Ken Clarke: US and Europe paralysed by financial crisis
Political leadership in Washington and Western Europe has suffered "paralysis" in the face of the financial crisis, former Chancellor Ken Clarke has said.
He told BBC Two's Newsnight that governments had been "overwhelmed" by the scale of the crisis.
Mr Clarke, now justice secretary, said the UK's fate partly depended on "how these people sort it out".
His comments come as EU finance ministers meet in Poland on Friday amid fears for the global economy.
US Treasury Secretary Timothy Geithner is also due to attend the gathering in the city of Wroclaw.
The meeting of finance ministers comes after five central banks announced a co-ordinated move to ease the European banking crisis and as the European Commission predicts that growth in the eurozone will come to a "virtual standstill" in the second half of 2011.
The banks involved in the market co-operation are the US Federal Reserve, the Bank of England, the European Central Bank, the Bank of Japan and the Swiss National Bank.
Their intervention is aimed at ensuring lenders, especially those in Europe, keep providing money to each other.
Mr Clarke told the BBC: "The political leadership in the United States of America and large parts of Western Europe has been totally overwhelmed by the dimensions of this global financial crisis, it's not able to cope.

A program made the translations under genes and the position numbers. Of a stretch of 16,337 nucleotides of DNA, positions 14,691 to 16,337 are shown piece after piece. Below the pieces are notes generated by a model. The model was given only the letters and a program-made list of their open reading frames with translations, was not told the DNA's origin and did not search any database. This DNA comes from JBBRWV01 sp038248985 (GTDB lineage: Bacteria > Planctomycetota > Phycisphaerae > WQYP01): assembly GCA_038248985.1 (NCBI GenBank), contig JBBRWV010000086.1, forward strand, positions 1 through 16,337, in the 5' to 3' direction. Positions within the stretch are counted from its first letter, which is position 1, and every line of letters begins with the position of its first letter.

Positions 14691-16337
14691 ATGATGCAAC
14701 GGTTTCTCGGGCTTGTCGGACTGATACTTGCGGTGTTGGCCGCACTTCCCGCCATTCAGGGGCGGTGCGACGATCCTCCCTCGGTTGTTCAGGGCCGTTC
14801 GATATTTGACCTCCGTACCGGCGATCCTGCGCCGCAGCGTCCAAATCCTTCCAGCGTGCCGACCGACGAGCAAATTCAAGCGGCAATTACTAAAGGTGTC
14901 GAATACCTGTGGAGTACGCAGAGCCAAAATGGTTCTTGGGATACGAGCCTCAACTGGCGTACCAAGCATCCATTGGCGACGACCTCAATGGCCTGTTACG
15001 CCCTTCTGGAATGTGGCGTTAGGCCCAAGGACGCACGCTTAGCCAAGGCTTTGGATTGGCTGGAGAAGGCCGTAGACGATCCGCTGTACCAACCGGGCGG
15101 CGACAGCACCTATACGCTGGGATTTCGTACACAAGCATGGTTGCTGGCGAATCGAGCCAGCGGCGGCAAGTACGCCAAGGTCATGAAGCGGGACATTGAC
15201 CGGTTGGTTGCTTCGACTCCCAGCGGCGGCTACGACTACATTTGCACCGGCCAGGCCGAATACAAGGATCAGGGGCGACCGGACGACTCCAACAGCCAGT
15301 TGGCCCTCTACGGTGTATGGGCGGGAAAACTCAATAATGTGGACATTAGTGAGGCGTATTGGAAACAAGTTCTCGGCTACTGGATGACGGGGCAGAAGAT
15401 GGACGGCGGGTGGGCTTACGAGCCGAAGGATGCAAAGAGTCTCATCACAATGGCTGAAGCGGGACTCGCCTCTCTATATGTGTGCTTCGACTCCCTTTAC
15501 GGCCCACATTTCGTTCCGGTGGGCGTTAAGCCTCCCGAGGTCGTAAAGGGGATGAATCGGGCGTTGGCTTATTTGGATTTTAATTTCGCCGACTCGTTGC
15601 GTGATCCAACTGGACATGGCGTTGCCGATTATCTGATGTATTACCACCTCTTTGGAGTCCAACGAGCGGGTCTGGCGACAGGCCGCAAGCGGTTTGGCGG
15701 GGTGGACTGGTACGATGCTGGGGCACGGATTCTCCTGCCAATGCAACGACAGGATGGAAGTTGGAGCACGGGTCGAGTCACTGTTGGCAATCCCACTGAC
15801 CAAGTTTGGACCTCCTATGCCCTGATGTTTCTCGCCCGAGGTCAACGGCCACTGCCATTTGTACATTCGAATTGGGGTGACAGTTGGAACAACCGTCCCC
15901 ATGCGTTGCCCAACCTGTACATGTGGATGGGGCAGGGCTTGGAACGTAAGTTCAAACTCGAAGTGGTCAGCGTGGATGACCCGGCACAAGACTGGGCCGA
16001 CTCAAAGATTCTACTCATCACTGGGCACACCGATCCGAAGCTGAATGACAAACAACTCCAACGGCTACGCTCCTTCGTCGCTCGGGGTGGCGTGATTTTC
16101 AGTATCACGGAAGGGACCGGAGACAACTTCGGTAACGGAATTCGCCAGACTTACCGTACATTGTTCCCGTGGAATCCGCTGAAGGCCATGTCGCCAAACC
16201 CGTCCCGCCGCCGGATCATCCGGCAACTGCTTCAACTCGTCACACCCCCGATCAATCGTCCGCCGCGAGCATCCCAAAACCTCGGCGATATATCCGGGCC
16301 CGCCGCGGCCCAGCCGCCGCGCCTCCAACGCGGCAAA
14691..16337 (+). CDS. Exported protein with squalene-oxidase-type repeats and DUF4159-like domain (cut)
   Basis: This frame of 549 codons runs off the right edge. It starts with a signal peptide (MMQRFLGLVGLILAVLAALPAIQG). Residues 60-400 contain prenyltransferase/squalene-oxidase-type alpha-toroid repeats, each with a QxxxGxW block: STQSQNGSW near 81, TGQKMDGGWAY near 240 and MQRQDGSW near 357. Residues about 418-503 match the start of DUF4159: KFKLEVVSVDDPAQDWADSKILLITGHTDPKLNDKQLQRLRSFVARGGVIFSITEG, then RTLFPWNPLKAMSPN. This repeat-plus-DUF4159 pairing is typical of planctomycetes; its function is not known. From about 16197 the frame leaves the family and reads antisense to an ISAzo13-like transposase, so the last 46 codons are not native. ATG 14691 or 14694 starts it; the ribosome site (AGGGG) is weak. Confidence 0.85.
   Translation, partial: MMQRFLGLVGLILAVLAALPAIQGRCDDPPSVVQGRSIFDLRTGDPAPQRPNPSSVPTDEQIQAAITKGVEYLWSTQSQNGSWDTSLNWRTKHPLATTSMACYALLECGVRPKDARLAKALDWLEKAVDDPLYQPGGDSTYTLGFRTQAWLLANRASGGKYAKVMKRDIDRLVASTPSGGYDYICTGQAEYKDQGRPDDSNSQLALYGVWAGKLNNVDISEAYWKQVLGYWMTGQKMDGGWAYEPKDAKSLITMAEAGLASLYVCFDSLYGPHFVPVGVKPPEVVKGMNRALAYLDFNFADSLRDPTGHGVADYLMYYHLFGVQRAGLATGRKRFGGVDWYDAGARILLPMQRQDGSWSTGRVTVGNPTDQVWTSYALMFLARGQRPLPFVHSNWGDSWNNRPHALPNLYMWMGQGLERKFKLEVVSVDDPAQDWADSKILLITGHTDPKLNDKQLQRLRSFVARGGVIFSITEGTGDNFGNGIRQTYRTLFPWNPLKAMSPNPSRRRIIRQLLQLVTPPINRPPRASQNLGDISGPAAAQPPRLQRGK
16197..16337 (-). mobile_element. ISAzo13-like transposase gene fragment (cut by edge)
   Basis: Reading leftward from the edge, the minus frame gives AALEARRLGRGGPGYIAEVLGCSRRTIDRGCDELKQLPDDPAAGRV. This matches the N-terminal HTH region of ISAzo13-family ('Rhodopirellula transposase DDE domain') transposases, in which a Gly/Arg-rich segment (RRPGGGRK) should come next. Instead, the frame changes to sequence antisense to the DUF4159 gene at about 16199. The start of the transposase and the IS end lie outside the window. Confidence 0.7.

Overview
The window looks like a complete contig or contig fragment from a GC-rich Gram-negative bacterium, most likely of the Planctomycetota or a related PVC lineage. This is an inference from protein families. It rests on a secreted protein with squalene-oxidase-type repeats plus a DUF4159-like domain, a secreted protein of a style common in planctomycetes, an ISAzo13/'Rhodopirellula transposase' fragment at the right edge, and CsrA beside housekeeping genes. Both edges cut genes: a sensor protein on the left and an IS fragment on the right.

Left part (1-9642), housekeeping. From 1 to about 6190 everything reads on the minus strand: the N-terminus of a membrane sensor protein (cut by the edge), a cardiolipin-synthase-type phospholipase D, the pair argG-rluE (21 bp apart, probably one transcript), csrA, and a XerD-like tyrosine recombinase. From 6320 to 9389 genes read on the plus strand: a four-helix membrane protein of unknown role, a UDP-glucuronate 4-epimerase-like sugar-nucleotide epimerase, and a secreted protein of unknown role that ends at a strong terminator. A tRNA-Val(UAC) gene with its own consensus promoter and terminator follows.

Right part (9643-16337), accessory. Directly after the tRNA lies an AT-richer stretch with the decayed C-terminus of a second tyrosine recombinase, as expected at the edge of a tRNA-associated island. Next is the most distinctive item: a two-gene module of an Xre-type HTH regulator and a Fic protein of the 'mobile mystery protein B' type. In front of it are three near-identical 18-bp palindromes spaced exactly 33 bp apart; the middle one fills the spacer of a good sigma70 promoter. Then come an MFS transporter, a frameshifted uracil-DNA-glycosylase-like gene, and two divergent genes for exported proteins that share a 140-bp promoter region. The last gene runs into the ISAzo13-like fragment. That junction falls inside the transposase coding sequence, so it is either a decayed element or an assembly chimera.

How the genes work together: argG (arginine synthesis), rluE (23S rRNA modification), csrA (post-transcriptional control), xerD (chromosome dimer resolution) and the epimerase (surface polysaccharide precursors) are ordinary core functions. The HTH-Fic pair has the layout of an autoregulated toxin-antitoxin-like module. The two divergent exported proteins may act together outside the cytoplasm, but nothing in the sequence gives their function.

"You have paralysis in Washington, and you have paralysis in large parts of Europe because they are incapable of agreeing, everybody's fighting short-term politics.
"I don't think the British government comes out too badly when you make that comparison. But our fate partly depends on how these people sort it out."
Ahead of the Ecofin meeting on Friday, current Chancellor George Osborne will tell a business conference in Manchester that the UK is "not immune" to the economic issues in Europe and the US.
"America and the Eurozone are our two biggest export markets", Mr Osborne is expected to say, but he will add he is confident the UK can "weather this storm".
Mr Osborne is also expected to say that the current problems in the world economy will not lead to a change in the government's efforts to cut the deficit.
"Our deficit reduction plan has delivered lower interest rates and protected our credit rating... If we abandoned it now there would be a collapse in that confidence and a surge in interest rates," Mr Osborne is due to say.
Labour has accused Mr Osborne and Prime Minister David Cameron of "standing on the sidelines" rather than delivering the "global economic leadership" needed.
On Thursday Christine Lagarde, head of the International Monetary Fund, warned of a "dangerous" new economic phase, adding there was a "lack of resolve" among policy-makers to tackle longer-term problems.
Ms Lagarde said the level of indebtedness among European countries was "knocking the wind out of the recovery".
Deputy Prime Minister Nick Clegg warned this week that the international situation had "changed dramatically" - due to severe external pressures such as the eurozone debt crisis and rising oil prices - and the economic context was "much worse than before".
In the US political wrangling over the debt ceiling brought the country to the brink of default and caused much consternation in the financial markets.
And the markets have been alarmed at inaction in the eurozone amid fears that Greece will default on its debt.